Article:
This point made me recall this segment from a Krista Tippett interview (from her program On Being, distributed by American Public Media) that I heard this summer: (http://www.onbeing.org/program/transcript/4726)
Ms. Tippett: So what does that look like. Creating a highly pro-social environment, what are some of the components of that?I think these ingredients for a pro-social environment have relevance to local, conference, and denominational church polity, as well as to political philosophy applied to other sorts of groups.
Dr. Wilson: OK. We have been able to derive a list of designed features that cause just about any group to function well, including a school group. This is based a lot on the work of Elinor Ostrom who won the Nobel Prize in economics in 2009. Her contribution was to show how groups of people attempting to manage their common resources, such as farmers or fishermen or forestry people managing forests, how they're capable of managing their affairs pretty well, but only if certain conditions are met. Those conditions are very conciliant with what we know from an evolutionary perspective about pro-sociality and cooperation.
So I'm going to reel off eight design features and then I'm going to add a couple of extra things to show you how we created a school program that works. Now as I'm listing these ingredients, ask yourself the question, how well does the typical school satisfy these ingredients, embody these design features, especially from the perspective of an at-risk student? OK?
Ingredient number one: There has to be a strong group identity and a sense of purpose for the group. So a person has to think that they're a member of a group and that group has to be a purpose that's clear to everyone. OK?
Number two: a proportional cost in benefits. It cannot be the case that some people do all the work and some people get all the benefits. There has to be some sense in which the benefits are scaled to what you do for the group. OK?
Number three: consensus decision-making. People hate being bossed around and told what to do, but they'll work hard to implement a consensus decision. Right there, ask yourself what the average at-risk kid thinks about whether they're being consulted about what they do in school.
Number four: monitoring. Most people are cooperative, but some people misbehave. Unless you can monitor that, then the group will not function well.
Number five: graduated sanctions. If someone does misbehave, you don't bring the hammer down immediately. You correct them in a nice friendly fashion, but you also must be prepared to escalate.
Number six: fast, fair conflict resolution. If there is a conflict, it must be resolved quickly and in a manner that's regarded as fair by all parties.
Number seven: local autonomy. In order for the group to do the previous things, they must have the ability to make their own decisions and to organize their group their way in order to make those decisions. There's another thing. If you look at the average school program, not only are the students not allowed to alter the routine, but even the teachers are not allowed even when they know it's not working.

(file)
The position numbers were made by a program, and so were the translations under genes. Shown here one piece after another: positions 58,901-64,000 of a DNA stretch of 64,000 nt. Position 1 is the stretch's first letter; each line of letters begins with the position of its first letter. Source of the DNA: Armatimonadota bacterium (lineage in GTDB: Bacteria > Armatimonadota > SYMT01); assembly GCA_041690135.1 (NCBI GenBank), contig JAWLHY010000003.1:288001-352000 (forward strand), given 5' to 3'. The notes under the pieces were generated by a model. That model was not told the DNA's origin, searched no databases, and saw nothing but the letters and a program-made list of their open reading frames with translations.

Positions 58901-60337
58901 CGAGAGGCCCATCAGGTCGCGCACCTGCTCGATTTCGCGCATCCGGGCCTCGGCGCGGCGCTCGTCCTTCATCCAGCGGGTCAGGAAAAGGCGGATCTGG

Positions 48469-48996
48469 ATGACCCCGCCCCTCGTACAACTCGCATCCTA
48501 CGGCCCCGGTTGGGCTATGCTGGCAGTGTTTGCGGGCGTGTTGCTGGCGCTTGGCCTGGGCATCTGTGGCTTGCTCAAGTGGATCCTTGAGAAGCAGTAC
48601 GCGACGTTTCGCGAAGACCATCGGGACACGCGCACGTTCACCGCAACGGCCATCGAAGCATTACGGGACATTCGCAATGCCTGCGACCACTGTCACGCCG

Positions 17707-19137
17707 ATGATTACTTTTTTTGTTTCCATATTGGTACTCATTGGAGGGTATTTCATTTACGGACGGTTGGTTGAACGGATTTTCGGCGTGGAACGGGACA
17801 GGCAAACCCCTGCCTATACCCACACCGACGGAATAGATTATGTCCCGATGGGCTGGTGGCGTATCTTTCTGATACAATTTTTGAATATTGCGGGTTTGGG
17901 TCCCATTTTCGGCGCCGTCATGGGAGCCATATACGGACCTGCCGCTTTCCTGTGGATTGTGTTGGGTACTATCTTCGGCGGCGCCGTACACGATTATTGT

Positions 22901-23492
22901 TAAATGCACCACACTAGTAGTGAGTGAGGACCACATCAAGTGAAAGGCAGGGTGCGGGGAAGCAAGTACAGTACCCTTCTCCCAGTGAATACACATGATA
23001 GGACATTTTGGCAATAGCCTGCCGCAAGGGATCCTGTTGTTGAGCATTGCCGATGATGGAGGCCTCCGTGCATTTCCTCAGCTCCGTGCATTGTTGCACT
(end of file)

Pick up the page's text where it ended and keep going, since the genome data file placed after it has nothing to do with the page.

Ms. Tippett: And the students are aware that the teachers are not allowed to alter their routine.
Dr. Wilson: Yeah. Finally number eight is called polycentric governance. When groups are nested within larger groups, then there must be coordination among groups which mirrors the same principles. Now there's two more principles that we added to this school group. The first was a safe and secure environment. Fear is good for helping you escape from a fearful situation over the short term. It's toxic over the long term. So therefore, if you don't feel safe and secure, if you're not basically in a playful, relaxed mood, you're not going to do the kind of learning that you need to do. And finally, learning in any species does not take place when all of the costs are in the present and all the benefits are in the future. So if you tell someone you'll get a good job if you slog four years through school …
Ms. Tippett: Right, or you'll get into college four years from now.
Dr. Wilson: Yeah. So there's a wonderful study by the psychologist, Mihaly Csikszentmihalyi, who's best known for his work on "flow," peak psychological experience. In this study, he and his team followed a group of gifted high school students that were identified as gifted in the ninth grade, followed them through their high school and asked how many of them remained gifted by the 12th grade. What he discovered was, only the kids that enjoyed what they were doing on a day-to-day basis fulfilled their talents. So even the gifted kids had to have this short-term reward for what they were doing in order to realize the long-term reward. So if school isn't fun and something you want to go to on a day-to-day basis, then forget about it.